One of the most established saxophone brands around, Yamaha saxes are almost unique in providing excellent instruments for every stage in a musician’s development, from beginner through to professional.
We’ve picked the best model for each step – starting with perhaps the most recommended beginner alto saxophone of all time (the YAS-280) through to their advanced ‘custom’ series.
There are certainly cheaper student models out there, but if you’re looking for great value and an instrument which will help speed up your development, a Yamaha saxophone is the top option.
Before we get into the details, here’s our quick round-up of the three best options, depending on your level:
#1 Student Model
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The Yamaha Group was first established in 1887 by Torakusu Yamaha.
Perhaps better-known as a manufacturer of motorbikes and outboard motors, this Japanese company had its origin as a repairer and maker of reed organs, progressing to making upright pianos in 1900.
It wasn’t until 1965 that the company made its first wind instruments, but since then they have become a stalwart of the woodwind and brass production industry.
Yamaha are particularly renowned for their high quality student model instruments, recommended by brass and wind teachers all over the world, but they have a range of models to suit all budgets and demands right up to those of the professional musician.
Their reputation for excellence in saxophone manufacture comes from their use of durable, premium materials alongside excellent build quality.
Their professional saxophone models are developed in consultation with some of the best saxophone talent in the world, endorsed by players from YolanDa Brown and Dave Koz in the world of popular music and jazz through to Jean-Yves Formeau and Nobuya Sugawa, two of the best-known names in classical saxophone playing.
Read on for a guide to the latest Yamaha saxes on the market, tailored to your level of playing:
Yamaha saxophones for beginners – The ‘280’ series
Sax Types: Alto (YAS-280) and Tenor (YTS-280)
There is a good reason that almost any saxophone teacher will recommend this as the top student model for beginners: it is peerless among its competitors in terms of build quality and durability.
Of course this comes with a higher price tag than many other students horns, but in our opinion it is well worth it for the serious beginner saxophone student.
Available in gold lacquer or silver-plated finishes, this sax is a workhorse.
It will withstand a good amount of heavy handling, which is great to know if you have a child thinking of taking up the sax.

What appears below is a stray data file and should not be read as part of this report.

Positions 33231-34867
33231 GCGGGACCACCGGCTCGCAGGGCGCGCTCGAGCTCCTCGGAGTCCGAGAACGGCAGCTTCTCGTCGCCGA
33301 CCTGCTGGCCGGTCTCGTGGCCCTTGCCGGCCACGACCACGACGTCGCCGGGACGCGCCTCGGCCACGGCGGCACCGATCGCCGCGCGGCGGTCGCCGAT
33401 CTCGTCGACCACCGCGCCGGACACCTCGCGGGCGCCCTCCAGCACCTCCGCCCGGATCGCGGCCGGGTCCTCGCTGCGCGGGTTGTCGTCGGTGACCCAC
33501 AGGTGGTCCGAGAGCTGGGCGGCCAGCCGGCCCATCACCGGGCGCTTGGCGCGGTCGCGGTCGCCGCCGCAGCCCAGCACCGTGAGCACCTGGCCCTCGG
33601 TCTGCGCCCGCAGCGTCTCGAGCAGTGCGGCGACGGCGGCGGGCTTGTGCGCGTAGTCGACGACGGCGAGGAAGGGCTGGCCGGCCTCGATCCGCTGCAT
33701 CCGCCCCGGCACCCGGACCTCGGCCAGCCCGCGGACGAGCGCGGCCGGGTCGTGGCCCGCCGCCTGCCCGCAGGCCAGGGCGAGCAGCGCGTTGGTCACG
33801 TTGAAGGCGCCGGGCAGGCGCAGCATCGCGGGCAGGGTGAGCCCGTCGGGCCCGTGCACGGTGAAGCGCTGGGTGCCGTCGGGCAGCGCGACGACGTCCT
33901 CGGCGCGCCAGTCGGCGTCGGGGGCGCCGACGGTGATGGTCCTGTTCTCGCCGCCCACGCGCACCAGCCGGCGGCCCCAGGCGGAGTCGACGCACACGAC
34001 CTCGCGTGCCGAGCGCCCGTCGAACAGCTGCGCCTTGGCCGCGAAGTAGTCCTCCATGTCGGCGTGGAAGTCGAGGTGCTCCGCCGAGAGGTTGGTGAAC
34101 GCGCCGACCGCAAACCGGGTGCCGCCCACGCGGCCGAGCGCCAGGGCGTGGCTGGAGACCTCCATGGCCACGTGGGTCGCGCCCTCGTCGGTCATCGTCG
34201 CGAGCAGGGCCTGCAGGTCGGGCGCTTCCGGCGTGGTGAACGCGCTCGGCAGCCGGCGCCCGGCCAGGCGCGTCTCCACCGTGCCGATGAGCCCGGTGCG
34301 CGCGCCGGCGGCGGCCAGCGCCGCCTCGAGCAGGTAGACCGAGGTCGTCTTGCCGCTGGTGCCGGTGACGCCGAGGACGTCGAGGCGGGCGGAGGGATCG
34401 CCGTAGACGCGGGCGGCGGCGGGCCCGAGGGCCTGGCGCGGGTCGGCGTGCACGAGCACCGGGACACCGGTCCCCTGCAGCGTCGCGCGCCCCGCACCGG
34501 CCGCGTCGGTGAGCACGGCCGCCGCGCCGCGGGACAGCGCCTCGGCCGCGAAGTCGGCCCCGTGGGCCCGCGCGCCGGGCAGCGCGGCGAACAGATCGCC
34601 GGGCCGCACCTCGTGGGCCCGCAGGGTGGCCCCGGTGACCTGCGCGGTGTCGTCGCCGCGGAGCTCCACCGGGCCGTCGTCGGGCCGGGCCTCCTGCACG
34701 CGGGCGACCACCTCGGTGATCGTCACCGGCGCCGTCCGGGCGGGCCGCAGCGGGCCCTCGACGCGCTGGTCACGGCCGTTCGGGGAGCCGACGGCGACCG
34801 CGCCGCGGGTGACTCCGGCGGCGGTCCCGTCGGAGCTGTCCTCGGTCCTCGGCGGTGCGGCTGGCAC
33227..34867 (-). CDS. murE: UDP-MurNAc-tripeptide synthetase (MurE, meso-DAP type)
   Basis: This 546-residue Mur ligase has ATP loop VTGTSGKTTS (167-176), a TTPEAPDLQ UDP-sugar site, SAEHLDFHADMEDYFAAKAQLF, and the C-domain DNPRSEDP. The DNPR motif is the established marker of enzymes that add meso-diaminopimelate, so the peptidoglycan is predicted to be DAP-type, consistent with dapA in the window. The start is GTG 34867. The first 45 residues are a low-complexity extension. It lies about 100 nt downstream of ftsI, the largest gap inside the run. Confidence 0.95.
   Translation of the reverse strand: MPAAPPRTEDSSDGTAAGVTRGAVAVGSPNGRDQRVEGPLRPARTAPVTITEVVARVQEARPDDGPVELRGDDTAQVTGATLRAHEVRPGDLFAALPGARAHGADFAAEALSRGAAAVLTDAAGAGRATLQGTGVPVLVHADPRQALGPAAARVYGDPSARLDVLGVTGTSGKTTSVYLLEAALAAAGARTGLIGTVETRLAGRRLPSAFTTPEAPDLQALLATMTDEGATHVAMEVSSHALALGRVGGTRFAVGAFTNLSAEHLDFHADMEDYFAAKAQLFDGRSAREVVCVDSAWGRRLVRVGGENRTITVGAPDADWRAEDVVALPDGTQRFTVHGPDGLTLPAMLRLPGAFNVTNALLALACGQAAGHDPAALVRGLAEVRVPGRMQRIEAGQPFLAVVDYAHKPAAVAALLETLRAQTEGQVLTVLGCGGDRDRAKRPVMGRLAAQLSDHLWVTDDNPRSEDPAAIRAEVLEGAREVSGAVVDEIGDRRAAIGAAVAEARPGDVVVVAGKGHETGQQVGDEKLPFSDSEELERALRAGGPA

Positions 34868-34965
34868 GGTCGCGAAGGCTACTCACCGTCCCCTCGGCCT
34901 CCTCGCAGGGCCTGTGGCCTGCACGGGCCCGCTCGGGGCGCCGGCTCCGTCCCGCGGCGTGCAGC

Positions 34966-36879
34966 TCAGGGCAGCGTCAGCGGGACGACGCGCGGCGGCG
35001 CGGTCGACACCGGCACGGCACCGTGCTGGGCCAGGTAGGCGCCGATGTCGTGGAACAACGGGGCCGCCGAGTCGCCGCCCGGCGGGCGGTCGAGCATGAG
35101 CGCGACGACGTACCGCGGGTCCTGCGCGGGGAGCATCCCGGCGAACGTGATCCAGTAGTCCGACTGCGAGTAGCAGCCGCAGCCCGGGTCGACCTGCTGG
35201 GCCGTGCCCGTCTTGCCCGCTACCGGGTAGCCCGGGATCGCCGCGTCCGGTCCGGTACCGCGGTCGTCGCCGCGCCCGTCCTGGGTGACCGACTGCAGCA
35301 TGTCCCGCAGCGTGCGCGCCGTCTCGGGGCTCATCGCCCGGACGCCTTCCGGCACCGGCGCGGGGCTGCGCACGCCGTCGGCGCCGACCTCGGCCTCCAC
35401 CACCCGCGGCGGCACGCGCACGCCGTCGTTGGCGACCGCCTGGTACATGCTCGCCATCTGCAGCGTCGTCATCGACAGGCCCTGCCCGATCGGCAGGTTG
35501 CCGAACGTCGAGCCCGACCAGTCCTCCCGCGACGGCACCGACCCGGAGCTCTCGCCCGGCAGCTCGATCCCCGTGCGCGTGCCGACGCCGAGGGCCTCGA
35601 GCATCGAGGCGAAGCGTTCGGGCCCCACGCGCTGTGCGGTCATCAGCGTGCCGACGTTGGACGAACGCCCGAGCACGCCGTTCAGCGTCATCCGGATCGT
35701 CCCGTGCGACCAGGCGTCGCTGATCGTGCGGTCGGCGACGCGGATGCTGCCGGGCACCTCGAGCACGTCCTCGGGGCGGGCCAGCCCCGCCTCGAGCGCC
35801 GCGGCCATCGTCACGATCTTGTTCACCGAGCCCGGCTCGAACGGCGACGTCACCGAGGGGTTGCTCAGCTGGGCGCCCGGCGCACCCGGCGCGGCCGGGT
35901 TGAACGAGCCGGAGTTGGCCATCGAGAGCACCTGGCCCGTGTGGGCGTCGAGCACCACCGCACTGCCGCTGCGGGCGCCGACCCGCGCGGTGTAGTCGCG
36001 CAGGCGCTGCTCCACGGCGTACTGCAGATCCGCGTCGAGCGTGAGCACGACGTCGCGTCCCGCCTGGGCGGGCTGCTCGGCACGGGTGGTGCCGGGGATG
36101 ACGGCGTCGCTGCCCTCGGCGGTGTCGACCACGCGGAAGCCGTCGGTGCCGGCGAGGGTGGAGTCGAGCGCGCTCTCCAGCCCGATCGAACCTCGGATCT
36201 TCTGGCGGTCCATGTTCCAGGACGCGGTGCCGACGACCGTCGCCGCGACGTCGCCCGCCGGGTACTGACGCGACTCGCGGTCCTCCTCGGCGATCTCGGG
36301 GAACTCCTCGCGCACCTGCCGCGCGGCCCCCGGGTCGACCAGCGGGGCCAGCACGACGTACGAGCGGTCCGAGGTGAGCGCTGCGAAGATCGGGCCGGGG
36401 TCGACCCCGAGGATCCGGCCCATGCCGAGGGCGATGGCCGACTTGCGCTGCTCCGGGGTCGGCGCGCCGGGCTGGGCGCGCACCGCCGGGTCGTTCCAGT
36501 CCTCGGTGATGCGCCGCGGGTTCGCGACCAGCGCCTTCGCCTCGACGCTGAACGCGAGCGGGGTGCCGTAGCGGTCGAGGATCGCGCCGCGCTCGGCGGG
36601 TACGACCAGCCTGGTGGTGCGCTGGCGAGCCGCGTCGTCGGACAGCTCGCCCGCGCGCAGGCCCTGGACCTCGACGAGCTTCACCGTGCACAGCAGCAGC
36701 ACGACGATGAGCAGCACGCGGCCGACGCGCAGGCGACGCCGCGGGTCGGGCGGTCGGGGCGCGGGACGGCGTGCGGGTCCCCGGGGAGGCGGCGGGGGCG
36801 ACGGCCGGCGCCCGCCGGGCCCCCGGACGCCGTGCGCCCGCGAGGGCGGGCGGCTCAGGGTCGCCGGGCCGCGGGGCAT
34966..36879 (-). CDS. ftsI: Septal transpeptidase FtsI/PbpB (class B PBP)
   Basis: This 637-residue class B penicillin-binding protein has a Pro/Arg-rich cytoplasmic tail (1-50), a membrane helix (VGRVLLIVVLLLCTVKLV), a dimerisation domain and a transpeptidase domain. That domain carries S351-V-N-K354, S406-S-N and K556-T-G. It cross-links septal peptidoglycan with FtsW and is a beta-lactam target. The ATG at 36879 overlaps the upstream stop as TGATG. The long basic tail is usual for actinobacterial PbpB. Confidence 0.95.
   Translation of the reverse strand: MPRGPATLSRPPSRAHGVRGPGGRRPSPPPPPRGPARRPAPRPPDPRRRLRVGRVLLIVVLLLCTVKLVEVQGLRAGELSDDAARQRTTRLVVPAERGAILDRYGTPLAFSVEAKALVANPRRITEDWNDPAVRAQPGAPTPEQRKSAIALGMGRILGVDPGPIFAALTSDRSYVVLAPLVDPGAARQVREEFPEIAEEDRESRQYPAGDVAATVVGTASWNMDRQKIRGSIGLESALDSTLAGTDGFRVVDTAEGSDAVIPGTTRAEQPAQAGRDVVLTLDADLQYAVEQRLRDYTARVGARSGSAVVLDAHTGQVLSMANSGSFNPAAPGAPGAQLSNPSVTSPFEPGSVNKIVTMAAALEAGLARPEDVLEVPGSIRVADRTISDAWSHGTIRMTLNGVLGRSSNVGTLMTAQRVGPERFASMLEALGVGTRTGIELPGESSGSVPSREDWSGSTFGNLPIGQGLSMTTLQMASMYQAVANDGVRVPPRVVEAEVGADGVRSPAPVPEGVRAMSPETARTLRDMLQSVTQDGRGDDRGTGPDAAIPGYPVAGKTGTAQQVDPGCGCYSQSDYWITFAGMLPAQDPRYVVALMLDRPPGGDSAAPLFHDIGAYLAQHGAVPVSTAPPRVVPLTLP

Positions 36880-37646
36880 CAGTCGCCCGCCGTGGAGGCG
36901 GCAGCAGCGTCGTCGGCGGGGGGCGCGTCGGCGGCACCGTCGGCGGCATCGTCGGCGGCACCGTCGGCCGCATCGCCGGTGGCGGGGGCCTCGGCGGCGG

It also means that if you are careful, you shouldn’t have too many expensive trips to the saxophone repairer!
A semi-hard case which can be carried by the hand or used as a backpack is a great bonus, as is the included Yamaha 4C mouthpieces which makes getting a sound in your first few lessons a breeze.
Yamaha’s most recent innovations include a redesign of the neck receiver to make it more durable which should save the accidental shearing of the neck screw.
They have also improved the mechanism for low B and C sharp which should mean less issues with these coming out of regulation.
Yamaha intermediate saxophone – The 475 & 480 Series
Sax Types: Soprano (YSS-475), Alto (YAS-480), Tenor (YTS-480) and Baritone (YBS-480)
If you have a little more to spend, or are an adult learner rather than a youngster, you might want to consider one of Yamaha’s intermediate models.
Indeed, if your heart’s desire is to play either the soprano or baritone at the extremities of the saxophone family then this is your entry point into the Yamaha sax range.
So, what do you get for the extra spend?
Not a huge amount in terms of the nuts and bolts, as the Yamaha 480 still uses the same two-piece bell and stainless steel springs as the 280, but a few nice little extras which you might feel warrant the extra outlay.
The inclusion of the left-hand see-saw key for the pinkie finger makes navigating around the bottom notes on the sax a little easier, and you get a much more attractive key-guard around the bell of the sax.
This key-guard also features screws for adjusting the height of the key guard, a real bonus not found on the 280 model, along with some lovely hand-engraving on the bell.
Another nice feature of the new Yamaha 480 is the ability to interchange the crook with one of Yamaha’s Custom necks, again not possible with the 280 due to the octave mechanism on that instrument.
This is allows the player to upgrade to one of three different bore sizes:
- V1 (largest)
- C1 (medium)
- E1 (smallest)
Each of the custom Yamaha necks come with a range of five finishes, including solid silver and gold-plated options, offering a huge variety of options in terms of flexibility and response.
The Y-480 saxophones come with a similar but slightly lighter-weight case to that of the 280, with the additional option to use a shoulder strap as well as the handle and backpack straps.